M. Dias Branco is a Brazilian manufacturer, marketer, and distributor of cookies and crackers, pasta, flour and wheat bran, margarines and vegetables fats, and cakes and snakes.

 

 

HISTORY

M. Dias Branco was founded by Manuel Dias Branco when he started baking and biscuit production in the 1940’s in the Brazilian state of Ceara. Mr. Dias Branco first established M. Dias Branco & Cia Ltda in 1951 before founding M. Dias Branco in 1961. In 1953, Mr. Francisco Ivens de Sá Dias Branco joined M. Dias Branco & Cia. Ltda. providing strategic direction with an emphasis on investments in industrial technology to produce and sell cookies, crackers, and pasta on large scale.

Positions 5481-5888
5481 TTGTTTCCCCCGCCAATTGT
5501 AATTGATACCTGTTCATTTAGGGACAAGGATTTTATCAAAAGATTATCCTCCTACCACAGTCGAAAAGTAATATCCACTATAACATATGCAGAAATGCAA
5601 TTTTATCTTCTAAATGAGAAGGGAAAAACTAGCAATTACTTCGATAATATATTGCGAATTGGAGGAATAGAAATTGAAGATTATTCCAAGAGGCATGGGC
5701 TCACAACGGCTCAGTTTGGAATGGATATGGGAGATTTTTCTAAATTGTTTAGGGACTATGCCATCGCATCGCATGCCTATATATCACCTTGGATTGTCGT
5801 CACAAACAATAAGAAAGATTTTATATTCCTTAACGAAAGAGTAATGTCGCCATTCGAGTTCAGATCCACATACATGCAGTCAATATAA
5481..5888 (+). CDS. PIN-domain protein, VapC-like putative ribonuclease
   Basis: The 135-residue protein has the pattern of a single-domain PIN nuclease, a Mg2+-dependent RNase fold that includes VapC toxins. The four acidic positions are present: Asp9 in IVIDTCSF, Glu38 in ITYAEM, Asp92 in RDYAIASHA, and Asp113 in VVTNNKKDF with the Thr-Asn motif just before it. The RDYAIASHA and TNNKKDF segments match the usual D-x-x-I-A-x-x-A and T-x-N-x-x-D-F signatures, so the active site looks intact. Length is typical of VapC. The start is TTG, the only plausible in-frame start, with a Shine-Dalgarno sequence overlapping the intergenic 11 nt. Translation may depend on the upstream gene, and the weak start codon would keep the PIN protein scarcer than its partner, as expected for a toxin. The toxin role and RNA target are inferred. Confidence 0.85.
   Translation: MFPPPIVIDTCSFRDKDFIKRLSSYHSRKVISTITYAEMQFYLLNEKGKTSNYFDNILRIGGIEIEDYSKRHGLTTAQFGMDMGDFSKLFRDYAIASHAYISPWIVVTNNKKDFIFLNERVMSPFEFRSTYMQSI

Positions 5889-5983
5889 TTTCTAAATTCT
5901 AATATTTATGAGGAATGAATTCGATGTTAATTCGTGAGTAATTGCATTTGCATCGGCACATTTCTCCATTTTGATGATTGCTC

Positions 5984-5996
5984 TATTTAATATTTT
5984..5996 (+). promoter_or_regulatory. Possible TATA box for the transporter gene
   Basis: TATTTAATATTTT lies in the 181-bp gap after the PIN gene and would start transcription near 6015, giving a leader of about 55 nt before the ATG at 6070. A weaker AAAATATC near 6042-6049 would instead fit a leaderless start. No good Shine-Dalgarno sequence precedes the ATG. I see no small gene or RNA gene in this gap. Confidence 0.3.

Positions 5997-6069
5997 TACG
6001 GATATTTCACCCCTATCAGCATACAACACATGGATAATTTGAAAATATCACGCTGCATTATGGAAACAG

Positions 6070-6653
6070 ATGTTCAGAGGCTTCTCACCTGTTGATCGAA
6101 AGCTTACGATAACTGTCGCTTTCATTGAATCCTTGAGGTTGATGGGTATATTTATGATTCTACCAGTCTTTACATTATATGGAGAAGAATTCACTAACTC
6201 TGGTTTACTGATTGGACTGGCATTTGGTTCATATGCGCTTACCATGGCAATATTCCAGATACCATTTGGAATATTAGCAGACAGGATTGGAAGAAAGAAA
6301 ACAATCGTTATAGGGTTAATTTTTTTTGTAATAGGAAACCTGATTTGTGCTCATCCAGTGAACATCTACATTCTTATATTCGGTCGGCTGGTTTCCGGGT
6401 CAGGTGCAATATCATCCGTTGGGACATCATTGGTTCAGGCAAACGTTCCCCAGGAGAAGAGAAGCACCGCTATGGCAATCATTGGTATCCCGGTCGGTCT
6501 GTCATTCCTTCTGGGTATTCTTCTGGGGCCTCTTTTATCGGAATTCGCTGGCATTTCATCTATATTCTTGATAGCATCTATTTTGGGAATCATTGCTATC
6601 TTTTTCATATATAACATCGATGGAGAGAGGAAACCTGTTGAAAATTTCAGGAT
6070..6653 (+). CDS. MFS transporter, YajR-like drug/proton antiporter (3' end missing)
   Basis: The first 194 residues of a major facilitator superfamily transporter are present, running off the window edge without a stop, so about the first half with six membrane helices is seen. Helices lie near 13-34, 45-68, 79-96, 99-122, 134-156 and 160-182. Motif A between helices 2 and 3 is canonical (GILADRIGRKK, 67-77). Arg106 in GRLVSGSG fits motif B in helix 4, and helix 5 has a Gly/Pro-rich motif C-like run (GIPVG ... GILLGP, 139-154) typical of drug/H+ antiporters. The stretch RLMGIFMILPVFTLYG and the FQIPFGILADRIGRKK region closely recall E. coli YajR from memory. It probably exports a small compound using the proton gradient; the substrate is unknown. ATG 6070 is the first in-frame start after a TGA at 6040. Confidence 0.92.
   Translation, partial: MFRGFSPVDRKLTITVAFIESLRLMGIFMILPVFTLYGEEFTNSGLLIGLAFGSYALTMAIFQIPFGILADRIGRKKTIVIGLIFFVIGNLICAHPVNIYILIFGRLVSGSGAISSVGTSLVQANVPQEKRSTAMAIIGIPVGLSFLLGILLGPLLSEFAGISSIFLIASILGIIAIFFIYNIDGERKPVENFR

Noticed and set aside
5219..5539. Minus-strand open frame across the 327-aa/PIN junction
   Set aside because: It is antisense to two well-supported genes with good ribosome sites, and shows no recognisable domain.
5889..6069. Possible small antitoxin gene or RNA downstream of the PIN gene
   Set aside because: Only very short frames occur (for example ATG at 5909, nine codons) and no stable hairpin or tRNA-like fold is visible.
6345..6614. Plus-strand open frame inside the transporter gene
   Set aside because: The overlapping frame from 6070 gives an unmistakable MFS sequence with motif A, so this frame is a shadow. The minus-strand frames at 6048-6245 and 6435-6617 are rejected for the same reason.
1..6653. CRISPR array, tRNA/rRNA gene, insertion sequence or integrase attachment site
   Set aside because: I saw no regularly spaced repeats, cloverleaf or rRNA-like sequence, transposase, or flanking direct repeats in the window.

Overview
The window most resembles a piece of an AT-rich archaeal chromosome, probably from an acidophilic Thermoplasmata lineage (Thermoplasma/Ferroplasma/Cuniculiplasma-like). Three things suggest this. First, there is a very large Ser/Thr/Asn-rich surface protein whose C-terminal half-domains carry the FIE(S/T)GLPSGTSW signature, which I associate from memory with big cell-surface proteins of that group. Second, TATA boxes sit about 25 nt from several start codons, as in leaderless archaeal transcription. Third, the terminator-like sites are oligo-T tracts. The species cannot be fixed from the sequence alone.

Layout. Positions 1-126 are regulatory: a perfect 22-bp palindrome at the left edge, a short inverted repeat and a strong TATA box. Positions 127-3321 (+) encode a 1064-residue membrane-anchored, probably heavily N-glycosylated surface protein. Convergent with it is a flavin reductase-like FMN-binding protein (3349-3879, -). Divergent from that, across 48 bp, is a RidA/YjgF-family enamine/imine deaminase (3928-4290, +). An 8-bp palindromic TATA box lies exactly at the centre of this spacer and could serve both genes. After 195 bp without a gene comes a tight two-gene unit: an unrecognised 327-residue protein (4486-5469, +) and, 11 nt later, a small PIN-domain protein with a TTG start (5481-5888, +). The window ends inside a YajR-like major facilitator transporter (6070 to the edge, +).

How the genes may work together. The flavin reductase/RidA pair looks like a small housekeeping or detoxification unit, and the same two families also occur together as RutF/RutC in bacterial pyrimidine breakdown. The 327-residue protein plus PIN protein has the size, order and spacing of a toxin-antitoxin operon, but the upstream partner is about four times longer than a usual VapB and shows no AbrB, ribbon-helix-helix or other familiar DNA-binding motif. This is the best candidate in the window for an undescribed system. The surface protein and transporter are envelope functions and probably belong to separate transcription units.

In the early 1960’s, the company started operating its current distribution model of focusing on supplying micro, small, and medium retailers. The company’s distribution model along with its large-scale production allowed expansion initially in Ceara then in neighboring states. The company created its Fortaleza brand created in the 1950’s and its Richester brand created in 1978.

 

During 1990’s, Brazilian government deregulated wheat market. M. Dias Branco took advantage of the deregulation by opening its first wheat mill plant in the state of Ceara in 1992. The new plant allowed the company to backward integrate into its supplying its main raw material, wheat. In 2000, the company expanded its raw material production capacity with a second wheat mill plant in the state of Rio Grande do Norte. The plant increased the integration of the production process as it also has pasta production capabilities.